See more from this Session: Microbe-Plant-Soil Interactions: I
Tuesday, November 2, 2010: 8:45 AM
Long Beach Convention Center, Room 103C, First Floor
Rhizobium legume symbiotic association results in the development of nodules. Besides other features, phytohormones have an imperative function improving nodulation. Some rhizobacteria having ACC-deaminase activity promotes nodulation in plant by regulating endogenous biosynthesis of ethylene in roots. We tested the co-inoculation feasibility of rhizobium and rhizobacteria containing ACC-deaminase for improving nodulation and ultimate yield of chickpea. A filed study showed that co-inoculation with Serratia marcescens biotype A4 (SK9), Serratia odorifera (SK21) and Mesorhizobium ciceri increased the dry biomass, pods per plant, grain yield, nodules per plant and nodule dry weight of chickpea up to 32.8, 41.6, 34.3, 43.9, and 49.6 %, respectively over uninoculated control. The conventional sole inoculation with rhizobium and rhizobacteria possessing ACC-deaminase also significantly improved yield and nodulation in chickpea but co-inoculation was more prominent as compared to uninoculated control. It is proposed that co-inoculation of rhizobium and rhizobacteria having ACC-deaminase trait could be a useful approach for improving nodulation as well as yield of chickpea under semi-arid conditions.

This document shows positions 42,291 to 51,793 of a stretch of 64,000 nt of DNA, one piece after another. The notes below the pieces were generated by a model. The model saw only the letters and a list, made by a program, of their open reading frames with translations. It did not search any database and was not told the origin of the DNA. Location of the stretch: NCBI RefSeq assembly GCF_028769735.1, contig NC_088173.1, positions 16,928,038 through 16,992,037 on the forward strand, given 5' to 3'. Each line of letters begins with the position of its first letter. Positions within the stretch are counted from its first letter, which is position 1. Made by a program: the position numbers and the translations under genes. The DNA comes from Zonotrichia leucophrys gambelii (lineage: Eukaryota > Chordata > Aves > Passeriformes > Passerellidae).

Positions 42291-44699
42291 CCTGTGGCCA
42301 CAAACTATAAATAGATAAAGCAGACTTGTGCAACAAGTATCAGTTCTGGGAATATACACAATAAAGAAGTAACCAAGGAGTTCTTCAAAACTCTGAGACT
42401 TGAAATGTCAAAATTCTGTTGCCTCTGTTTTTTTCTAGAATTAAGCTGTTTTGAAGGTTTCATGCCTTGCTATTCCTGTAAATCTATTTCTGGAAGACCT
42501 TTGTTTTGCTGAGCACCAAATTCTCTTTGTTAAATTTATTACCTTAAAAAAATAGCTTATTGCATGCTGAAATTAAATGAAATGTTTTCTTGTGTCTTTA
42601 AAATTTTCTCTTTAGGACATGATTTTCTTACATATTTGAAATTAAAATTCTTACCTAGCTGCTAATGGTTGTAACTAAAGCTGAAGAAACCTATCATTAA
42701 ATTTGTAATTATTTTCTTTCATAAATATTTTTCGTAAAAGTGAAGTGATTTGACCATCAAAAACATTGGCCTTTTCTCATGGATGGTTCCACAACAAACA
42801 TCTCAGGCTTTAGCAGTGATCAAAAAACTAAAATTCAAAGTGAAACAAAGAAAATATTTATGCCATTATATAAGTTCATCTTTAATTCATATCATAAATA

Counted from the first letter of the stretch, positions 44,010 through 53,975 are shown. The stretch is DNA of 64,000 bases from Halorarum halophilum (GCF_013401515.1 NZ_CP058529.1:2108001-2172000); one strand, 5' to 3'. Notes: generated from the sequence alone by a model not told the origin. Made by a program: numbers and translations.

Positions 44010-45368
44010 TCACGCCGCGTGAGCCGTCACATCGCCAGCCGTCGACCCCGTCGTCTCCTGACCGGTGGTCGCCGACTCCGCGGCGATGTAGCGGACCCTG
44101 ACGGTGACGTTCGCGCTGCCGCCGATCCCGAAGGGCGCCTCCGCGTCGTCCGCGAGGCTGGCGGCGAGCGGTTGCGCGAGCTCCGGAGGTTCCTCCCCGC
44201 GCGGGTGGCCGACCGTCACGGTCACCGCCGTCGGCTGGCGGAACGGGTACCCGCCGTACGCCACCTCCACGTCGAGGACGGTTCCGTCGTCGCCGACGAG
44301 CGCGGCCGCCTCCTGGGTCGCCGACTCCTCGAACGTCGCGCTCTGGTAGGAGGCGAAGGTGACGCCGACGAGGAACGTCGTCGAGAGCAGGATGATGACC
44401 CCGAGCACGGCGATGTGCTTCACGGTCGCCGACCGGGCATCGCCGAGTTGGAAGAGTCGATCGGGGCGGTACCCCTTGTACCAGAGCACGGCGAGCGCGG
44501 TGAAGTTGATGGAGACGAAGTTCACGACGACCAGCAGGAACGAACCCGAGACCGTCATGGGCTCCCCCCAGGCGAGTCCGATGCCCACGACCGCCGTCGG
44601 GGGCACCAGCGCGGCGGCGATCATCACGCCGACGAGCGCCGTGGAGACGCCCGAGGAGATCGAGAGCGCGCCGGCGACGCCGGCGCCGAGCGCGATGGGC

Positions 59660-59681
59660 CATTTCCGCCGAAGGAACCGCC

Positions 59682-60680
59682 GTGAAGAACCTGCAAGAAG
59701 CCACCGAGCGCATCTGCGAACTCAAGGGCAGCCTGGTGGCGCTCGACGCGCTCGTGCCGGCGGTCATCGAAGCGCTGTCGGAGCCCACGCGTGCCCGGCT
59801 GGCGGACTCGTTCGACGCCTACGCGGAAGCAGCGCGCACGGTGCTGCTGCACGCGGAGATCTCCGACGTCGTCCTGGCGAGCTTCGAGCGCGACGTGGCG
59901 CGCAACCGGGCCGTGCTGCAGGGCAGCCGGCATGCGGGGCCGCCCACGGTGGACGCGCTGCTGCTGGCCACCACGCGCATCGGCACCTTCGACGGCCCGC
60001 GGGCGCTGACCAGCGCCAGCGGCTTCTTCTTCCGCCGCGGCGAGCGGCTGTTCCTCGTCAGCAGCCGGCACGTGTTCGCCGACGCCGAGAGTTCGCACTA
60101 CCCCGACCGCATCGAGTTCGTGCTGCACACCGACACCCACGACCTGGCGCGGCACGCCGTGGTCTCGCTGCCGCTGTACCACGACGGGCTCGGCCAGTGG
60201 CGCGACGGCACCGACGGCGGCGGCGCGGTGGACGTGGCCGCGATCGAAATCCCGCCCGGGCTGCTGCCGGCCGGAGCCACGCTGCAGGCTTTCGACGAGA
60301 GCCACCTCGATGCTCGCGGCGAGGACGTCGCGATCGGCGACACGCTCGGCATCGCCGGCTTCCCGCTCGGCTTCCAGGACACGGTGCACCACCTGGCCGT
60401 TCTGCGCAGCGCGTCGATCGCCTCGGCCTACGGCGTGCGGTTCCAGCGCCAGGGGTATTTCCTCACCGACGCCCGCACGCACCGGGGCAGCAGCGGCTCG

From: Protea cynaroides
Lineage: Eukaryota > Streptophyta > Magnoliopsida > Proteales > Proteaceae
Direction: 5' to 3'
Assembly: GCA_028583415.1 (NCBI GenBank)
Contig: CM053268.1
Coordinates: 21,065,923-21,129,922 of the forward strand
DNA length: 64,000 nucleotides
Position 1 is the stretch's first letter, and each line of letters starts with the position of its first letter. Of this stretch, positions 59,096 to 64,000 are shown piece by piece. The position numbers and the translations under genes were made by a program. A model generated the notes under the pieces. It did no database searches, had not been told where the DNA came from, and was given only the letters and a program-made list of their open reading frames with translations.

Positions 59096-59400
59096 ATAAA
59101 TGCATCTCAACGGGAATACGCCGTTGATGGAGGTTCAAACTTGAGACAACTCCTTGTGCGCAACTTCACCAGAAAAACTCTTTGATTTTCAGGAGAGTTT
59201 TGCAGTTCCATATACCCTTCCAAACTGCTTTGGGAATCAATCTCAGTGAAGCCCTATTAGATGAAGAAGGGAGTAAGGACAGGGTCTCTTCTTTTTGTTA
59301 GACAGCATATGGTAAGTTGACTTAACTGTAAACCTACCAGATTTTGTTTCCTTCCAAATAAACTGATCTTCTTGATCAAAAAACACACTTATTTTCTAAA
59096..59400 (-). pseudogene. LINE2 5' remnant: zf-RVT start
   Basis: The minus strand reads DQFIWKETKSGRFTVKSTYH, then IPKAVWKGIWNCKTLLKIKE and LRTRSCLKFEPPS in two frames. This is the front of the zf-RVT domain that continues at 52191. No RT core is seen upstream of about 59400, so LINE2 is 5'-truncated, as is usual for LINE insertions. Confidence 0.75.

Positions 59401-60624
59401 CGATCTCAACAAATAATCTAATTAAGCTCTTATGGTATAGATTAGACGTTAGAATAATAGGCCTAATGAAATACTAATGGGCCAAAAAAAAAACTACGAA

Key words: Co-inoculation, Serratia spp, Mesorhizobium ciceri, nodulation, chickpea